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Re: Recessed or Flush/Surface Mount Lights


In both recessed and esp flush mounts, I've had led bulbs burn out. Despite led price, it is not true that they last as promised. Phillips. LED bulbs burn transistors (my basic understanding) and the heat has to escape. In enclosed space, the heat can prematurely damage the transistor. I asked at the box stores how they honor the 25 yr promise, and they don't. It's just months. There is no identifying mark on the bulb.
I use ceiling mounts. Bulb for bulb, ceiling mounts light better.
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Old 05-07-2017, 11:36 AM   #7
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Re: Recessed or Flush/Surface Mount Lights


I did residential service ice work for several years and one thing I learned early on it was not about the husbands personal taste it was about his wife's personal taste.

After hanging a few chandeliers or locating a few lights at the husbands direction the wife would show up and say WTF, of course he'd almost always say, that is not how I told him.
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Old 05-07-2017, 12:25 PM   #8
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Re: Recessed or Flush/Surface Mount Lights


Senior - I believe that (ice dams) are more of an issue with older recessed can lights that are very warm & have no air sealing done. I would like to know if they also cause that issue when in a vented attic versus cathedral ceiling. In a cathedral ceiling I believe recessed lights are not a good idea unless there is enough room to get good insulation in. I realize gumball lights work best in cathedral ceiling, but I still believe in good insulation practice.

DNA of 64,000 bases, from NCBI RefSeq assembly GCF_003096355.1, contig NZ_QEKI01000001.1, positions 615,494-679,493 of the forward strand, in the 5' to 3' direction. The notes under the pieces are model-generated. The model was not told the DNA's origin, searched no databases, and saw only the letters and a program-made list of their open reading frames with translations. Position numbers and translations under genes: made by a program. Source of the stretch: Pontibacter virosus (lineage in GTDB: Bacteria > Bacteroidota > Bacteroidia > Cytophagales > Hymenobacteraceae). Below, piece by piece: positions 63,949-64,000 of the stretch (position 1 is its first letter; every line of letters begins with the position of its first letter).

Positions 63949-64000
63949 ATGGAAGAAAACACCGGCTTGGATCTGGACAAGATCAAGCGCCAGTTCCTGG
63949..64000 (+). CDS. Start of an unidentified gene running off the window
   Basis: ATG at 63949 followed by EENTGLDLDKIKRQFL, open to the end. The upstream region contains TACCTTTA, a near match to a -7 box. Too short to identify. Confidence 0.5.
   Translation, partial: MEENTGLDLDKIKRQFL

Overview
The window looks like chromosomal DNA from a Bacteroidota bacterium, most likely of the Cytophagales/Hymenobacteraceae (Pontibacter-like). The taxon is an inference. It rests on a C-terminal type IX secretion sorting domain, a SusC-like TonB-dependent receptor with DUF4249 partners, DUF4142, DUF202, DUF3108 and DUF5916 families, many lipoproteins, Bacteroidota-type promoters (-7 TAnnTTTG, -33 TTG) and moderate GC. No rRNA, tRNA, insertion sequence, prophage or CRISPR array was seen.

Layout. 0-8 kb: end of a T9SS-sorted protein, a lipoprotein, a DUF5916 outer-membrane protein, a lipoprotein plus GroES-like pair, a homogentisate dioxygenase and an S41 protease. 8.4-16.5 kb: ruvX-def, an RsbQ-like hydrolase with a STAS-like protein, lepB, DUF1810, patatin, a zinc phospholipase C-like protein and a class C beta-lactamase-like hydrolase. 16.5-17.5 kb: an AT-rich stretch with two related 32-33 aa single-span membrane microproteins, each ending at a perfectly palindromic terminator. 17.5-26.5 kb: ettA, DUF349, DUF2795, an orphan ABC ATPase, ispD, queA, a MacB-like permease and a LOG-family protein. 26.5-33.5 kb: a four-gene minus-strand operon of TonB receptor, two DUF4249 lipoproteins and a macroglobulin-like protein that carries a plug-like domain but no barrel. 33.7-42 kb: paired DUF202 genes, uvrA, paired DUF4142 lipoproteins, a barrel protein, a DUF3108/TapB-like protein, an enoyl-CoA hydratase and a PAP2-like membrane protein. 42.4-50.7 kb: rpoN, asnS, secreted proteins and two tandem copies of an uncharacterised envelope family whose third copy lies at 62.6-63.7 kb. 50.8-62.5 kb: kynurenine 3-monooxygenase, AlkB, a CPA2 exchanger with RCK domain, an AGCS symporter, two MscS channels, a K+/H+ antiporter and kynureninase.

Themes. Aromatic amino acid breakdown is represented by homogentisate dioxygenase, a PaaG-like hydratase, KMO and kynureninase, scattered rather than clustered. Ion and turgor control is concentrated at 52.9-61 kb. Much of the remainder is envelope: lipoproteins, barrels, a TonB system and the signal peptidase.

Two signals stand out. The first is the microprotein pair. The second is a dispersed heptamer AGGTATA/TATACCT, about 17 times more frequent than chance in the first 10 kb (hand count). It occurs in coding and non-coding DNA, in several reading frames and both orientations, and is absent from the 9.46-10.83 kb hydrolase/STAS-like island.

Now, in a vented attic, there is no 'vapor' barrier when using cellulose insulation. THe drywall is sealed to serve as an air-barrier and any moisture in the attic is removed through constant venting + the fact that cellulose can handle being damp and dry out without an issue. Damp, not rained on.

Darren, I believe the point of flush mount lights that install to a junction box is that the junction box is signficantly smaller in terms of surface area exposed to extreme temps. I realize what you mean though, and yes, that is true. A junction box must be sealed. There are certain companies now producing air-tight junction boxes that basically have a two outer plastic channels for wire to run though, be sealed, and effectively have no air movement.

carp - I believe all LED have to have a transformer, and that does get warm. A junction box that is truly sealed would not provide any ventilation for the transformer. I have not been around long enough to know if they are truly 20-30 year items or only 5 to 10 years at best. There are SO many off brands out there - both recessed and flush mount - but LED Recessed cans are more popular and have some more history. The whole reason for this post is to try and have others chime in with their own experience. Curious about all pros and cons before I decide to put all recessed or all flush mount. I like a well lit area, so it's a large investment on either side of ceiling light. Since I will have a traditional vented attic, with R40 to R50 cellulose, I believe a recessed can fixture will not impede very much insulation quality. I also believe a junction box is a lot easier to install in rough in!

Bria - True, but that is not part of the picture.
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Old 05-10-2017, 09:57 PM   #9
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Re: Recessed or Flush/Surface Mount Lights


Here in California, we have Title24 Energy requirements, so all recessed fixtures must be IC AT, and be efficient . IC / AT cans work only if installers use all the gaskets, foam inserts given to them, remodel or new construction. Unfortunately inspectors rarely check for proper install (of the air gaskets ) before drywalling.